At the end of this frenetic week, it’s good to pause and consider all the people around that make up one’s network. My husband and I discussed this earlier this week in the context of taking the van (again) to our local repair shop to get the heater fixed: we just needed him ‘to do it.’ Sometimes the subject of network arises when we think about moving to another climate: we balance the love we have for the West (and slightly warmer climes) against the present infrastructure here and now that we depend on each week. The medical and dental crew are but one part of this. There’s also, quite literally, the butcher and the baker although no candlestick maker (yet), unless you count Yankee Candle Company, but I know their wares are sold nationwide.
No, the network includes mostly the little things: the neighbors, the next door winery, the place and means to get the dog walked. This morning I even gave thanks for the utilities that made it possible for me to leap into a lit hallway and hit the hot shower when I overslept a half hour and went racing for, yes, this commuter rail, another moving part that gets me in and out of town and provides a moment or two along the way.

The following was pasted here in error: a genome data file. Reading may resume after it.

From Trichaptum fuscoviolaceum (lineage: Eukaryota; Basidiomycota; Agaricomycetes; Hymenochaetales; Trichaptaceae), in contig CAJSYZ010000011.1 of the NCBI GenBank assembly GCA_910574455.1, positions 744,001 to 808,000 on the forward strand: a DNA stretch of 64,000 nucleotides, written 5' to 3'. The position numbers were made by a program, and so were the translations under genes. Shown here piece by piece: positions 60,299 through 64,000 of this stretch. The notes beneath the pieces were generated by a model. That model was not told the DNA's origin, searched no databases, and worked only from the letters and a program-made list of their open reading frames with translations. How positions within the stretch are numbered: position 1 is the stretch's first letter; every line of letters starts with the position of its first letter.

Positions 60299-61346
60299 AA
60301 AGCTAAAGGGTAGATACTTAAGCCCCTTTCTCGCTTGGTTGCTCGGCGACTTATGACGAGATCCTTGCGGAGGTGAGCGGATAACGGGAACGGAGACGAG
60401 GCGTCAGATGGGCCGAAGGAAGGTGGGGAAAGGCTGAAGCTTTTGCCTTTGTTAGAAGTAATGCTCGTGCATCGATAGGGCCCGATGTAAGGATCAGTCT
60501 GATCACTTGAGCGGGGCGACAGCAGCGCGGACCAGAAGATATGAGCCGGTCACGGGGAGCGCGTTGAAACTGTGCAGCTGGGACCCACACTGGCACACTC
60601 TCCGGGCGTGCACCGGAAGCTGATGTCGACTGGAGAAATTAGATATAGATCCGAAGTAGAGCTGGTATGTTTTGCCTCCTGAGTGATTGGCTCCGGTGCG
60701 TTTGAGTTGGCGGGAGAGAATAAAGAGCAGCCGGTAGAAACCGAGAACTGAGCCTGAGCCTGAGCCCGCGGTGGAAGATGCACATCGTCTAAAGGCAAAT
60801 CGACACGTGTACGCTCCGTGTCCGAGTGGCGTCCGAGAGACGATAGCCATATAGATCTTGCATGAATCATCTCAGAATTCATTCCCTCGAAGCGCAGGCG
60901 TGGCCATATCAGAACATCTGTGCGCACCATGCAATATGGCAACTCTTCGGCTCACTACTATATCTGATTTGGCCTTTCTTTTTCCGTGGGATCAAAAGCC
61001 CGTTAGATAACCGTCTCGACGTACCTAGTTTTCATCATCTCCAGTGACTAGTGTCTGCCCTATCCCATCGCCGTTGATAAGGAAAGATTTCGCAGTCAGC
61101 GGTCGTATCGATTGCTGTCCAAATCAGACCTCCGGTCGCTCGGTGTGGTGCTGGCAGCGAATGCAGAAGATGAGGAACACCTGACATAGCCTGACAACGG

This week I returned a call to one of my mother’s first cousins. At age 92 she’s sharper than I am at the moment, reminding me of ways to look at the farm we own with our other relatives and on which she, her siblings and other extended family were raised. That particular pocket of the family network was particularly close: four girl cousins amongst two brothers and many aunts and uncles were all very close in age, living on the same farm and going through school together. Two of these girls of whom my mother was one, looked forward to “green jello on their [mutual] birthday: can you imagine?”
At first blush it is hard to imagine excitement at green jello, but in those tough times it must have been a special treat. But it was part of what that network did and the love therein was no less than the love and friendship we have today.
This morning my train seatmate nearly burst into tears while making a phone call asking her friend to take to the bank a check she’d forgotten to deal with the day previous. “As you walk in the house, look in the urn toward the left side, inside the fabric from the party last year….you’ll find the check in there….just DO IT!” she wailed into the phone, frazzled and at breakpoint. It’s probably been a tough week and season for many of us, I thought to myself. All the more reason therefore to give thanks for the networks that keep us afloat, a little bit sane, close to on-time, and maybe, just maybe, able to do the next thing in front of us because they are doing it with us. Hooray, hurrah, for the network! Amen.